Whilst open spaces, free-form design and flexible working hours are often considered standard practice in 2015, this was not always the case. You only have to go back 20 years to see how a majority of us worked in dimly lit, claustrophobic environments that segregated workers and sapped the personality out of any business. Let’s have a look at the history of employer care and how the works of one man called Titus Salt made an impact on how employees worked in the 1800s.
Employer care in the United Kingdom
Go back 200 years and workers’ rights were all but non-existent. In England, the Industrial Revolution (1815-1848) paved the way for vast swathes of mills, peppering the northern landscape. Conditions varied from bad to worse, but the work-rate was always the same – grueling.
The Victorian cotton mills in the UK hired thousands of employees, many of these factories could be found in the north. Along with long hours, they worked in terrible conditions. There was dust from the cotton that clung to the lungs, machines often trapped hair or arms and supervisors were harsh. In many mills, a third of employees were children because they were cheaper. There were barely any laws protecting employees from danger.
You may think that the most productive mills were those where the workers worked the longest hours, in the most cramped conditions for efficiency, but you’d be wrong.
So, who is Titus Salt?
Titus Salt (20 September 1803 – 29 December 1876)
Titus Salt was a Bradford born mill owner who made his success in the pioneering of Alpaca wool weaving. He was one of a few mill owners at the time that recognised health, happiness, comfort and security outside of work directly linked to productivity at work.
He is best known for the creation of Saltaire – an entirely purpose built town connect to the vast Salts Mill. The town was built to house, educate and better the lives of his workers (over 4,500 at it’s peak!). The town provided decent housing for all workers and other beneficial amenities such as hospitals, schools and public bath houses.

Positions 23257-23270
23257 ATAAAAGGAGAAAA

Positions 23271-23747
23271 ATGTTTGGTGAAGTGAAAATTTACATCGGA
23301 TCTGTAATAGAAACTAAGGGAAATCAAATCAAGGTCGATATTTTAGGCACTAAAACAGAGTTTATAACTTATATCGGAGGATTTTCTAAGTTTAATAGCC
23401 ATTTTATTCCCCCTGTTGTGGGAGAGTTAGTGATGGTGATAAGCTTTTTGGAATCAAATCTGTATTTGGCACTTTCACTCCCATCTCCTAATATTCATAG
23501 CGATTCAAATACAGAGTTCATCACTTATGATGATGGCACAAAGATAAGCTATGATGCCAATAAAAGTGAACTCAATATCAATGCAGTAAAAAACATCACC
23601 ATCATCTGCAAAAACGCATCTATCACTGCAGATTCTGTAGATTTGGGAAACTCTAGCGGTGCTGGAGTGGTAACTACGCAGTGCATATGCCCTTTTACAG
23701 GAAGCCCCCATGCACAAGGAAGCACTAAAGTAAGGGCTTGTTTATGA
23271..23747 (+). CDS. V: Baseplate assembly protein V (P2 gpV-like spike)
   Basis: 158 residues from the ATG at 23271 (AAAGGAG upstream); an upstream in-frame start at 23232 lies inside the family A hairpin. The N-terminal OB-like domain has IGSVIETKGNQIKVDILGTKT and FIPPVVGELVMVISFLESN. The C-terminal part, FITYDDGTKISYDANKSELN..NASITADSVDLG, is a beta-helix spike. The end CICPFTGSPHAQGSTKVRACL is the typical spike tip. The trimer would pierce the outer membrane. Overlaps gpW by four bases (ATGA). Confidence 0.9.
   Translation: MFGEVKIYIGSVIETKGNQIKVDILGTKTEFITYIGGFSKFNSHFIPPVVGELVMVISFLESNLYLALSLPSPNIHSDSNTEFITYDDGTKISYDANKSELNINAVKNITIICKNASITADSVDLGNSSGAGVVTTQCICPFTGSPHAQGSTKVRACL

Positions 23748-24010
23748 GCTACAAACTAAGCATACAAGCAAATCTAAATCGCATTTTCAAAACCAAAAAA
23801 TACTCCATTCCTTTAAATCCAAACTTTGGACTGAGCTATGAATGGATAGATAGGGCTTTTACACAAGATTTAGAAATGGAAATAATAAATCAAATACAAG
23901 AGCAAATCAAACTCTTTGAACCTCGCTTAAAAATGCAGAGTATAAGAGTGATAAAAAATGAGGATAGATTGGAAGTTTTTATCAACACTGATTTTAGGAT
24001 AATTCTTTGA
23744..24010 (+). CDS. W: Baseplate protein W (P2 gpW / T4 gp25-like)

Workers had a fresh water supply, gas and the community eventually became self-sufficient with it’s own shops, churches, libraries and parks. Productivity skyrocketed along with life expectancy and the happiness of the workers. Their lives had improved immeasurably.
Whilst this is an extreme and almost isolated example that doesn’t have such a direct correlation to the modern day office – this is one of the earliest examples of employer care in action.
Modern employers have since recognised that if working conditions and the lives of their employees are supported, the work produced would be of a superior quality.
Today, more employers care about their employees. Offices are better designed to inspire creativity and provide a level of comfort and safety. Human Resources (HR) departments are focused on helping employees and upkeeping health and safety. Employers are now investing more into their employees by creating a positive work culture and finding ways to improve morale in the office.
Unlike 200 years ago, mill workers couldn’t simply change jobs if they hated it, people were very limited by their location and their skills. Education opportunities and the advancement of transport has made it easier for employees to look for new work. There is more pressure on modern employers to keep their staff happy to avoid them handing in their notice.
Want to learn more about the changes of the ‘working office’ in the United Kingdom? Download our free eBook to learn the new ways of working in the 21st century.
Do you know any interesting facts about the history of employer care? Or perhaps you know more about Titus Salt? Share your knowledge in the comments below.